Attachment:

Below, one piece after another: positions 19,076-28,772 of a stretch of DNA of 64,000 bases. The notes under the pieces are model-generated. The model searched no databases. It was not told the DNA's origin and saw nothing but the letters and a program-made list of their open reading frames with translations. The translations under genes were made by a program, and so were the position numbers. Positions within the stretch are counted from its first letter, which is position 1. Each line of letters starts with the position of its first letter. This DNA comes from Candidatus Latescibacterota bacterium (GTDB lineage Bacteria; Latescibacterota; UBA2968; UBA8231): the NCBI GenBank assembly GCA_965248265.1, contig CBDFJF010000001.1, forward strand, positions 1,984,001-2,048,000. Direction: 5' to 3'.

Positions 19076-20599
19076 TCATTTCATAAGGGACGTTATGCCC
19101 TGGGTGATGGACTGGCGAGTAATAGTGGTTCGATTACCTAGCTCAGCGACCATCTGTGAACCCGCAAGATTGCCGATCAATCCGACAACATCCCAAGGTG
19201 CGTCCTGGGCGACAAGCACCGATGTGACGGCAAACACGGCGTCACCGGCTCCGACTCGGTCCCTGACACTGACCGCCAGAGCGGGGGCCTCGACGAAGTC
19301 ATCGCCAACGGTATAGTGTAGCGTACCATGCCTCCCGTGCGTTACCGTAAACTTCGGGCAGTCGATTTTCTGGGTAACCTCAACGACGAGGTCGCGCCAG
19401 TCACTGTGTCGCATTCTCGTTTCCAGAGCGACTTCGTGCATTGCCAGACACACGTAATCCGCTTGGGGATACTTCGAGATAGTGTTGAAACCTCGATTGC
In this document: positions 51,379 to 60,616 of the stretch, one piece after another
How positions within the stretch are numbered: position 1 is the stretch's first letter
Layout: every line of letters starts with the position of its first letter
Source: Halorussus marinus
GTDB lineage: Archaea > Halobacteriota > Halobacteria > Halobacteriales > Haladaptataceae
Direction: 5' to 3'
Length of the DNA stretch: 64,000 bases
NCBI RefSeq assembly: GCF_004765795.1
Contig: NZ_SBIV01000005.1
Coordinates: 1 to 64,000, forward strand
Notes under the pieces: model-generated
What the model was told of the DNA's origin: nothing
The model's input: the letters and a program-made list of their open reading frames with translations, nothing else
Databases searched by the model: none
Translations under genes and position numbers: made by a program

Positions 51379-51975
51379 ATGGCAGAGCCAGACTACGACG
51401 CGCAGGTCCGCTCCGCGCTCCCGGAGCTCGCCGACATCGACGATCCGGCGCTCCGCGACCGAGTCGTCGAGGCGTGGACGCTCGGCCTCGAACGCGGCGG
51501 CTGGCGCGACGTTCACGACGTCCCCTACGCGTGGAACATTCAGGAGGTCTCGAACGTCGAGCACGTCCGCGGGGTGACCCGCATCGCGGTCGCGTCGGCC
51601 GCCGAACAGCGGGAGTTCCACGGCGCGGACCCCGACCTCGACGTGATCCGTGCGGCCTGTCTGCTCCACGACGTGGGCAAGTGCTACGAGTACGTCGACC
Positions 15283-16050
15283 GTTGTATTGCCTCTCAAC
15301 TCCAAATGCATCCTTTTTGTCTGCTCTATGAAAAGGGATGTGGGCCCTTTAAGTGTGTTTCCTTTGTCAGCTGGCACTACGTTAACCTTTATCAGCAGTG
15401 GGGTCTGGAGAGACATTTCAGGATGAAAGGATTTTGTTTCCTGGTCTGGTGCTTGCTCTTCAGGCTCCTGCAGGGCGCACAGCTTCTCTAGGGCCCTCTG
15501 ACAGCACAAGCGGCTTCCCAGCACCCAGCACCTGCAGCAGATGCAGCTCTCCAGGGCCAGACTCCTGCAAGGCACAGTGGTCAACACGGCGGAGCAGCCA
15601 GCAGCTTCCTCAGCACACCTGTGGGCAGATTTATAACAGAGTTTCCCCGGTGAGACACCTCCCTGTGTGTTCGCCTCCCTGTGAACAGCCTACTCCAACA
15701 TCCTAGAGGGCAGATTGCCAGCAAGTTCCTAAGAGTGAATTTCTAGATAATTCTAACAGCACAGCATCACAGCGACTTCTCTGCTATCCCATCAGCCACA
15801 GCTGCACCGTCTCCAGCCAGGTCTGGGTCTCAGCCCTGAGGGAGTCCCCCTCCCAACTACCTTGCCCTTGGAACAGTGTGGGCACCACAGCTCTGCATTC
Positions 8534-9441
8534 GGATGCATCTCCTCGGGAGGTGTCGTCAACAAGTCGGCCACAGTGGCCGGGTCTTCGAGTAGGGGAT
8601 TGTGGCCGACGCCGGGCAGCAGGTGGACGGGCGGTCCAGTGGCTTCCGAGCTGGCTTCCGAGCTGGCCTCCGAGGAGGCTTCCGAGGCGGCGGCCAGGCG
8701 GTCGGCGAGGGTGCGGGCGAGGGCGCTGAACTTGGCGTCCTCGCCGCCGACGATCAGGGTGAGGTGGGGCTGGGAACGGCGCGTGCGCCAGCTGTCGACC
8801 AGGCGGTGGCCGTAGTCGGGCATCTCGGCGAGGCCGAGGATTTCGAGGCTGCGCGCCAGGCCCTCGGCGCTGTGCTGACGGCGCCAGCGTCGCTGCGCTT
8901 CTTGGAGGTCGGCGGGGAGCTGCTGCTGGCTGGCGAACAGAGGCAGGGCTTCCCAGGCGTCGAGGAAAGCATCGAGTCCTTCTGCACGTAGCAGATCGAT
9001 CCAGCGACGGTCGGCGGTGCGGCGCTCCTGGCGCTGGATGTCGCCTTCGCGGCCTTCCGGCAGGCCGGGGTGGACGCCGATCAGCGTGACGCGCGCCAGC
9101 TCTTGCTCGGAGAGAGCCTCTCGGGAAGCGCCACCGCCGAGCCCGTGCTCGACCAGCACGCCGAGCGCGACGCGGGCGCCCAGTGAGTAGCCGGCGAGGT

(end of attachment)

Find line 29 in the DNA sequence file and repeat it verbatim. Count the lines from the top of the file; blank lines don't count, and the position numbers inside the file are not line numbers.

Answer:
15283 GTTGTATTGCCTCTCAAC